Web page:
But after helping cultivate this relationship, he watched it deteriorate during the administration of his successor, Benjamin Nichols ’46.

One major issue that arose during Nichols’ tenure in City Hall dealt with the negotiation of Cornell’s annual financial contribution to the City of Ithaca. The contributions dated back to the 1960s and compensate Ithaca for its expenses on campus such as fire department activity.

Although they are entirely voluntary on the part of the University and unprecedented among New York universities, they nevertheless came under dispute with Nichols in office.

Ultimately, Nichols tried to force Cornell to make a larger contribution by withholding building permits from the University. At the time, the withholding of building permits prevented Cornell from undertaking a $12 million rehabilitation project for Baker Laboratory, along with various other construction projects — and local building tradesmen suffered during the standoff as well.

“Past mayors have thought that the only way to get something out of the University was to strong-arm them,” Cohen said, adding that “the University has [also] been more parochial in the past than it is now.”

Even Cohen’s own administration, which began in 1995, has witnessed its ups and downs in dealing with the University.

In October, 1996 Cohen sent an open letter to President Hunter R. Rawlings III to address Cornell’s expansion of its small-market ventures. University book sales, Cohen said, were too aggressive and were encroaching on local business while the University was also proposing a downtown health club that would draw residents away from the local industry.

“The University’s stated intent to provide better service and more amenities to students, faculty and staff is producing negative effects on the local market,” Cohen said in the letter.

Soon thereafter, though, Cohen noted that the University’s health club plan fell through and Cornell helped resolve the book sales issue as well.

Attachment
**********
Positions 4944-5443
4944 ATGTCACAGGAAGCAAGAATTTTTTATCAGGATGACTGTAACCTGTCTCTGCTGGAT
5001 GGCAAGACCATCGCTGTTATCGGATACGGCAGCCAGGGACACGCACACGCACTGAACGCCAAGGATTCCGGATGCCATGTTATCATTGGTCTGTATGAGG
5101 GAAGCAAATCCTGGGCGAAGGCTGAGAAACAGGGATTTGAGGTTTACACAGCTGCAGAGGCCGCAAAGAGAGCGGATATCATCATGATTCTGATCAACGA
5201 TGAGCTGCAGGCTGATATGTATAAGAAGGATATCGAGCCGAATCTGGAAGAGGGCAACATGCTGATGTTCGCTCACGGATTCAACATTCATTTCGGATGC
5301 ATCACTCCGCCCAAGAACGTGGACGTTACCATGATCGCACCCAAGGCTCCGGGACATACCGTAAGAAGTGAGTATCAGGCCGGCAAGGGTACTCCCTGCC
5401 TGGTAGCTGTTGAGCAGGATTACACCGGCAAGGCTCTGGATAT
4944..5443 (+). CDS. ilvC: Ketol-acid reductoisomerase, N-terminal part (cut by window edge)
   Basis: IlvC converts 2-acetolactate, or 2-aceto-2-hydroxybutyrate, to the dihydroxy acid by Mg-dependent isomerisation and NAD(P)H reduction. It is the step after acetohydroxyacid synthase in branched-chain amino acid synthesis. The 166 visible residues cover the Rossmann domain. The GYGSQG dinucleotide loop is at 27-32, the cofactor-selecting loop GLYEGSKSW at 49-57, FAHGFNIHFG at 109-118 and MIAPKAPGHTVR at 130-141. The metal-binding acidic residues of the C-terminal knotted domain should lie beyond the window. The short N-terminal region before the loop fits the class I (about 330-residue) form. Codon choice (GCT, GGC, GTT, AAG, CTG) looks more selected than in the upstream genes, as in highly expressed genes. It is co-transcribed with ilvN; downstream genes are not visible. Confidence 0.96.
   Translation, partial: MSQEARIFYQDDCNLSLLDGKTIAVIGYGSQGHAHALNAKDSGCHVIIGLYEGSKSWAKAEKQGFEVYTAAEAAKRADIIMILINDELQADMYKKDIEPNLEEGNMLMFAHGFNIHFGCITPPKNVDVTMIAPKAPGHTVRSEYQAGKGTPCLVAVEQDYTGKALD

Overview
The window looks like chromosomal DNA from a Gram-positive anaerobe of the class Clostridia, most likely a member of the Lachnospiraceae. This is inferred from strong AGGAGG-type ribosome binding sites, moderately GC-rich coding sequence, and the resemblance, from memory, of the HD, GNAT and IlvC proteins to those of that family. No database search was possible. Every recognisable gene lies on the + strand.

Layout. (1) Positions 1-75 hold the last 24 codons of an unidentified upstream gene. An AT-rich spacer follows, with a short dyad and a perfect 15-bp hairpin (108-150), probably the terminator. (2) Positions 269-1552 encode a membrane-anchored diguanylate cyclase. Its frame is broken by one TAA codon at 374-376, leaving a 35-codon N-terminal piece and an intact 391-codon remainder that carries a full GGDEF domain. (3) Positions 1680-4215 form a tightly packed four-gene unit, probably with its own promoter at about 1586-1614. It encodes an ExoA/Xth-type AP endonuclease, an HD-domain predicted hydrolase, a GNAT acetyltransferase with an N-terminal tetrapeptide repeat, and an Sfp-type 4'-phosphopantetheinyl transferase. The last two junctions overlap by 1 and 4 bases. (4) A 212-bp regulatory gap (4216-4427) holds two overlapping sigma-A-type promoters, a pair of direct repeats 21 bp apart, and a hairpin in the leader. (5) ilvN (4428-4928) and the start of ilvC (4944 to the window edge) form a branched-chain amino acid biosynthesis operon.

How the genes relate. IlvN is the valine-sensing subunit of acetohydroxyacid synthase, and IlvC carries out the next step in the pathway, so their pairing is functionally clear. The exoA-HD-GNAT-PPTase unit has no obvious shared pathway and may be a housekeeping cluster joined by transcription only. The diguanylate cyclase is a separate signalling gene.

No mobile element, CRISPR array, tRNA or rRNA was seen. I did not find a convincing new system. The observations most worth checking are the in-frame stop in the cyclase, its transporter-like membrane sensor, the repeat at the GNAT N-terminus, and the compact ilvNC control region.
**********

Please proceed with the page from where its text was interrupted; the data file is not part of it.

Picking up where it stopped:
Just because the University and the city have developed a relationship of mutual trust and respect doesn’t mean that the two always get along perfectly, Cohen added.

Cohen said, “You have to give President Rawlings credit, because [President Emeritus] Frank [H.T. Rhodes’] focus was on building up the University from within. Hunter is now looking beyond the campus, and he recognizes the importance of a strong community for a strong University.”

The Cornell building project comes on the heels of many other initiatives taking place downtown.

“We have seen the State Street Theatre re-emerging, and the [Tompkins County public library on Green Street] is going to be opening in a matter of months now. It all creates a synergy,” Cohen said.

Other developments include the renovation of the old post office into a new Ithaca Town Hall complex, the expansion of the Community School of Music and Arts, the Hilton hotel proposal for the intersection of Tioga and Seneca Streets (across the street from the proposed Cornell building) and the improvements to the Ithaca Commons and existing parking garages.

Now the Cornell facility in the Commons suggests a transgression beyond the turbulence that has characterized town-gown relations of the past. Soon the statements of good faith and partnership that have appeared in numerous speeches and memoranda addressing the relationship will be set in stone with the foundation of Cornell’s proposed office building.

Archived article by Matthew Hirsch